In upland villages, organic farming is gaining adherents among vegetable cultivators and livestock raisers.
Today, rice farmers have produced 55 local organic varieties that ensure a stable seed bank.
The story of Dumingag’s success began with a simple tale of conversion.
After a life as a Maoist rebel leader in the 1980s, Pacalioga tilled a family-owned upland farm. In 1995, former comrades introduced him to organic farming, but he was unconvinced.
A seminar on sustainable agriculture in 2000 led to a change of mind-set. Pacalioga was impressed by the natural fertility of the soil in the farms of his former comrades in Calinan, Davao City.
Minus inorganic inputs, the farms produce crops free from pass-on toxicity, he said.
Positive result from his own practice drove Pacalioga to advocate organic agriculture to other farmers, finding kindred spirits among local leaders of the Catholic Church.
“We realized early on that local policy is a key enabler for widespread adoption of the technology,” he recalled.
After he was elected mayor in 2007, Pacalioga aggressively promoted organic farming, helped by the passage of a local ordinance.
By then, entrenched roadblocks unravel. Still doubtful of its viability, municipal agriculture officials took almost a year to be convinced of the merits of organic farming.
Soon, Dumingag leaders were up against the national policy architecture that promoted instead the use of chemical fertilizers and the cultivation of genetically modified crops.
One time, Pacalioga had to turn down P2 million worth of chemical fertilizers offered by regional officials of the Department of Agriculture (DA) for dispersal to the farmers.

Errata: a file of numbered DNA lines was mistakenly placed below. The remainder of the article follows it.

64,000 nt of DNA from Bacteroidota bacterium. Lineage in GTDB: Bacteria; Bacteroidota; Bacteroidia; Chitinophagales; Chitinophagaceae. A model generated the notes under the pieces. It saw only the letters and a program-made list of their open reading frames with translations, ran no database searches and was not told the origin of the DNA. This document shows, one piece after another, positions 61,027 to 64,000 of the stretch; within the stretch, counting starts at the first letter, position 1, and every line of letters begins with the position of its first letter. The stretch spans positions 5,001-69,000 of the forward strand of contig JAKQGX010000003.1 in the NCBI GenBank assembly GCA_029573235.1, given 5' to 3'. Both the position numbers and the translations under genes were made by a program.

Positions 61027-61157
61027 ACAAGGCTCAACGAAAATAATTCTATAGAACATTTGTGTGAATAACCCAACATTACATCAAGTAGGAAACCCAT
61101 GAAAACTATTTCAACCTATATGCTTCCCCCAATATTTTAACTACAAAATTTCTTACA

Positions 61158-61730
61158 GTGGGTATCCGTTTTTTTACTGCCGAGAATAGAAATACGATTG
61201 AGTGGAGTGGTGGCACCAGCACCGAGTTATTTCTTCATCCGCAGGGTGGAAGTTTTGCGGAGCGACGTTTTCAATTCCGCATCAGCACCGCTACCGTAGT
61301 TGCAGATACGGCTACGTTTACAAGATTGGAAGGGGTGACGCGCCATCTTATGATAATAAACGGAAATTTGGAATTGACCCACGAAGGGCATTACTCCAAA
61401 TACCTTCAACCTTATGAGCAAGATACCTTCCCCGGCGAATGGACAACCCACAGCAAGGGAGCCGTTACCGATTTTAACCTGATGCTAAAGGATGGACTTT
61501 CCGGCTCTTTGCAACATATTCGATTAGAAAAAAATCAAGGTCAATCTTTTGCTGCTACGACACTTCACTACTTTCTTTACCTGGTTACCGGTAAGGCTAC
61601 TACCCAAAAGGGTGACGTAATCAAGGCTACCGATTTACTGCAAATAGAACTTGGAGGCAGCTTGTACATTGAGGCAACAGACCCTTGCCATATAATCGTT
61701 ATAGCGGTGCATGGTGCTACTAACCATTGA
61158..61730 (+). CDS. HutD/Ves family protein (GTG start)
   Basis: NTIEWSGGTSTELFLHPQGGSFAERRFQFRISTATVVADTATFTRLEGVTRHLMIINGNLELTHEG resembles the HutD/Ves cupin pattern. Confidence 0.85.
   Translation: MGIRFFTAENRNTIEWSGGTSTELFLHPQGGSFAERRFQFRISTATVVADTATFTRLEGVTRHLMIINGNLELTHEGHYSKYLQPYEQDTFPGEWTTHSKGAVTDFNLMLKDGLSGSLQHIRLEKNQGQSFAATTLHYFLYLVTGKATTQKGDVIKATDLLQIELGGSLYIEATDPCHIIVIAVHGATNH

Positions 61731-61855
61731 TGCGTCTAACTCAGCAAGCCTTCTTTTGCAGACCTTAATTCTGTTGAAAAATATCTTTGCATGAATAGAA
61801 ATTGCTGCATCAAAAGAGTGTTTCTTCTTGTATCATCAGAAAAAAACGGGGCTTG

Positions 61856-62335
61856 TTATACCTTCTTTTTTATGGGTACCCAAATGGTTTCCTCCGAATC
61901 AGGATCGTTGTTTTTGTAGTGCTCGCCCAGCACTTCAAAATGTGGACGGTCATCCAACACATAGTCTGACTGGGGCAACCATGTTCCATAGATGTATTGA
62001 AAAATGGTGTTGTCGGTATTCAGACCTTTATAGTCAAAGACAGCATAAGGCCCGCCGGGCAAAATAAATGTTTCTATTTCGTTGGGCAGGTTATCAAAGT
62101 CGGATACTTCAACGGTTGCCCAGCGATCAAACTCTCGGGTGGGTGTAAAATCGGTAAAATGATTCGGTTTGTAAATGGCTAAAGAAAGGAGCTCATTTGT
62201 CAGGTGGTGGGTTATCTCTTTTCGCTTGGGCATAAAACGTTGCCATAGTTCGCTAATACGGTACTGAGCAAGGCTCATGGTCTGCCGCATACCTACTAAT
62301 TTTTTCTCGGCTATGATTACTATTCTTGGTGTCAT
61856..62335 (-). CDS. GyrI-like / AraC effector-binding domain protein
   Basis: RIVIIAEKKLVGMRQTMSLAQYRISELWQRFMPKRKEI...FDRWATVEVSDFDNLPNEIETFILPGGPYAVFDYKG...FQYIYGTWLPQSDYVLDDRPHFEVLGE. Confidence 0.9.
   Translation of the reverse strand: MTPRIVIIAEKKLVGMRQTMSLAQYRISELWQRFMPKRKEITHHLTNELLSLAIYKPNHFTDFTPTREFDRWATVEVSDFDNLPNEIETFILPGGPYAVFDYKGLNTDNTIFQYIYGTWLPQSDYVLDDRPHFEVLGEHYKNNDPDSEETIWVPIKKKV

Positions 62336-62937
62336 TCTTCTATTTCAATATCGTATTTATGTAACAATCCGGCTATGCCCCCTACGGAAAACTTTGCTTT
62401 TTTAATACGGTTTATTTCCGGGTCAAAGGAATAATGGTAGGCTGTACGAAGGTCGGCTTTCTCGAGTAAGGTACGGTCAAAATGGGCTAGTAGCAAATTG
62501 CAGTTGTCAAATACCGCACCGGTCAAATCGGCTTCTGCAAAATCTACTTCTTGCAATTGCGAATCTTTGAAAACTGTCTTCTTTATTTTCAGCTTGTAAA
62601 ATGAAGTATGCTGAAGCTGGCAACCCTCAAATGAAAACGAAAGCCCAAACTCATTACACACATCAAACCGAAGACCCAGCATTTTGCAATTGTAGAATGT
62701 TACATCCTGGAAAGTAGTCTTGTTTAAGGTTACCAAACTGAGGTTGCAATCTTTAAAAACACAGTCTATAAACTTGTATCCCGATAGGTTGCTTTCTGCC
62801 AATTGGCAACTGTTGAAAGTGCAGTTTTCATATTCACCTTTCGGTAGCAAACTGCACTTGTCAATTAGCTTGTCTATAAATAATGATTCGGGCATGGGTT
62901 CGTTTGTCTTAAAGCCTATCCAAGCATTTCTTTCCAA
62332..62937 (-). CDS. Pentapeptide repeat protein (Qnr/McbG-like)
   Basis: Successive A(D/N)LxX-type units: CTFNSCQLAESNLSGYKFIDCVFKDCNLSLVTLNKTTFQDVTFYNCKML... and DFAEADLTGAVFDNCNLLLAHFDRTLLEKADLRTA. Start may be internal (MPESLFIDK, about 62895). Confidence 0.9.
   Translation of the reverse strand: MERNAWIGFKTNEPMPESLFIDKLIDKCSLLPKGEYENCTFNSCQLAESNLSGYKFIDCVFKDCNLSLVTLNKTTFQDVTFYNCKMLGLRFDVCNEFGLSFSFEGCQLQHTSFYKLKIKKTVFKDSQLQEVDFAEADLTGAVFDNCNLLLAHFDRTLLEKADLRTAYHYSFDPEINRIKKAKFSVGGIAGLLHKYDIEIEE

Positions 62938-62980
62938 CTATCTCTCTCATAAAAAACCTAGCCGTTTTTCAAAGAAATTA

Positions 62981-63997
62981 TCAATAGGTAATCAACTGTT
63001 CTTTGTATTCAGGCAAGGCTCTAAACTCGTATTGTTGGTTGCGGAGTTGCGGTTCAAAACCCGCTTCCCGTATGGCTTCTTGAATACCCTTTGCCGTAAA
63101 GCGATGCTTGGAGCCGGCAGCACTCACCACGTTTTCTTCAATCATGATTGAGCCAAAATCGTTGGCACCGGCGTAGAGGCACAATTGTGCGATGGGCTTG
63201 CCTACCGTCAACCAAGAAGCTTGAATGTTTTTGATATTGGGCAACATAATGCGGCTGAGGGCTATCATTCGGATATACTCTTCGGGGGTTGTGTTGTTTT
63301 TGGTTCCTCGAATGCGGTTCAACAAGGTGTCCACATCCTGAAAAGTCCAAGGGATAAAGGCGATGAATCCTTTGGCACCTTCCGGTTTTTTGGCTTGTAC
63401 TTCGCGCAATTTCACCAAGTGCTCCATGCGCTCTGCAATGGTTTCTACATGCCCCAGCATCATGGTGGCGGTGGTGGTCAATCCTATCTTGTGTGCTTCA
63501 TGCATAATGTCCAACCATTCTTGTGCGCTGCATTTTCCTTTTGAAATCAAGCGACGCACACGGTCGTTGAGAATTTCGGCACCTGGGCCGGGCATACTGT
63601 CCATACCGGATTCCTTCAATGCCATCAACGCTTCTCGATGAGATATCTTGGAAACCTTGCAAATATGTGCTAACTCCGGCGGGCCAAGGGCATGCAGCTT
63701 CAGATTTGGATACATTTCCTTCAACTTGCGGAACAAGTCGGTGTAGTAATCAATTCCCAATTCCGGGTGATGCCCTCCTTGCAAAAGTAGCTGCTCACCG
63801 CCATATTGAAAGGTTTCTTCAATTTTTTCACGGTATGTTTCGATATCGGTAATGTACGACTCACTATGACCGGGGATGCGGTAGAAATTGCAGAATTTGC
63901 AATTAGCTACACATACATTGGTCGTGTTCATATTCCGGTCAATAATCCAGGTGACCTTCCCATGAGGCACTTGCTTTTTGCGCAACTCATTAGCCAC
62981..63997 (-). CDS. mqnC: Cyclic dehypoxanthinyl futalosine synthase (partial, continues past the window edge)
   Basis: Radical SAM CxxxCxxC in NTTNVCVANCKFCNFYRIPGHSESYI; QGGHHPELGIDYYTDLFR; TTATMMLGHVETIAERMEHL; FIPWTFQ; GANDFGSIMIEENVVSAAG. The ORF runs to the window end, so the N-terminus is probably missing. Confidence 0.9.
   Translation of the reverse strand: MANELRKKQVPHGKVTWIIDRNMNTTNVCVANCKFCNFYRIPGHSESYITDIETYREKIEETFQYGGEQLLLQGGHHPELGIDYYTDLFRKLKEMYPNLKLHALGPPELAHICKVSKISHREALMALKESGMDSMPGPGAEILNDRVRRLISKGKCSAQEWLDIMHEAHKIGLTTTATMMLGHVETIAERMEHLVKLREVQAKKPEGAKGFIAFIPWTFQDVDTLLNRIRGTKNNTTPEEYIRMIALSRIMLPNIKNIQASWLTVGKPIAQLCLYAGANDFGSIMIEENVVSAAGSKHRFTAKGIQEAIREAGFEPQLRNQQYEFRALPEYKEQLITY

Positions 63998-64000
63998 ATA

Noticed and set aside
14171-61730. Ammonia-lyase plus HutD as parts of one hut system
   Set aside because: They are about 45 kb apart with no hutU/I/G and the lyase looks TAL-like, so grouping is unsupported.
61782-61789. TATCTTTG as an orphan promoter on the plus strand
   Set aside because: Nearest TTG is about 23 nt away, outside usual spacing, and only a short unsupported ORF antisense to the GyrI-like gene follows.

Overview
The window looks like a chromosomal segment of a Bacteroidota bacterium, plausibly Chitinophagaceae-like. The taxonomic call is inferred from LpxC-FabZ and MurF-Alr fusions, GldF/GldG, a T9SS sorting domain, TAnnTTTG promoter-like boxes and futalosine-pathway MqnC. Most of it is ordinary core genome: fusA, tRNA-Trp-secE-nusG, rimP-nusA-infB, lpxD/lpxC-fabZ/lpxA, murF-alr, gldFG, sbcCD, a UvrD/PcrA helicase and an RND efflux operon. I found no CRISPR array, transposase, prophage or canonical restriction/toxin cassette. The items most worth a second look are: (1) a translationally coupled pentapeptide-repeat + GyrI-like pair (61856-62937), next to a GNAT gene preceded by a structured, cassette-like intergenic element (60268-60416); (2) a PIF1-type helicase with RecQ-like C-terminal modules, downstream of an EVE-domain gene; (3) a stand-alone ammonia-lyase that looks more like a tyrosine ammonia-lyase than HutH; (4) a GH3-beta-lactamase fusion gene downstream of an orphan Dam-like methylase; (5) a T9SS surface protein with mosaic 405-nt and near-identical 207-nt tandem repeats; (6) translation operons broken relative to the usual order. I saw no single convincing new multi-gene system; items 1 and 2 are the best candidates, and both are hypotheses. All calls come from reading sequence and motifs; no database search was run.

Another time, he rejected free genetically modified rice seeds for distribution.
“It was a tough task defending our ground and protecting the program. Had those seeds been planted, local varieties would have perished and we have become captive market for seeds to be grown for the next planting season,” he said.
The policy environment changed when organic farmer Proceso Alcala took the helm of the DA.
Earlier, Alcala said the national government’s emphasis on organic farming “rests on our thrust to surmount dependency on imported agricultural chemicals which not only drain our foreign exchange reserves, but also contribute to environmental and land degradation.”
He stressed that adopting sustainable agriculture systems to restore productivity of farmlands and generate rural livelihood “provides long-term economic benefits in the light of climatic and economic uncertainties.”
Today, Pacalioga is confident that the organic farmers themselves will defend their ground amid policy changes that come with the vagaries of the political weather.
Apart from increasing the span of farmlands where organic farming is practiced, the mayor stressed the equal importance of seizing opportunities in the food market so that their surplus production would pitch favorable prices.
Related to this is the need to improve the system of guarantee that crops sold are grown using organic farming methods.
A local survey in 2010 showed that some 90 percent of the townsfolk earn only P3,000 monthly, which is below the rural poverty line. “This proves that there is still an unfinished task for the program,” he said.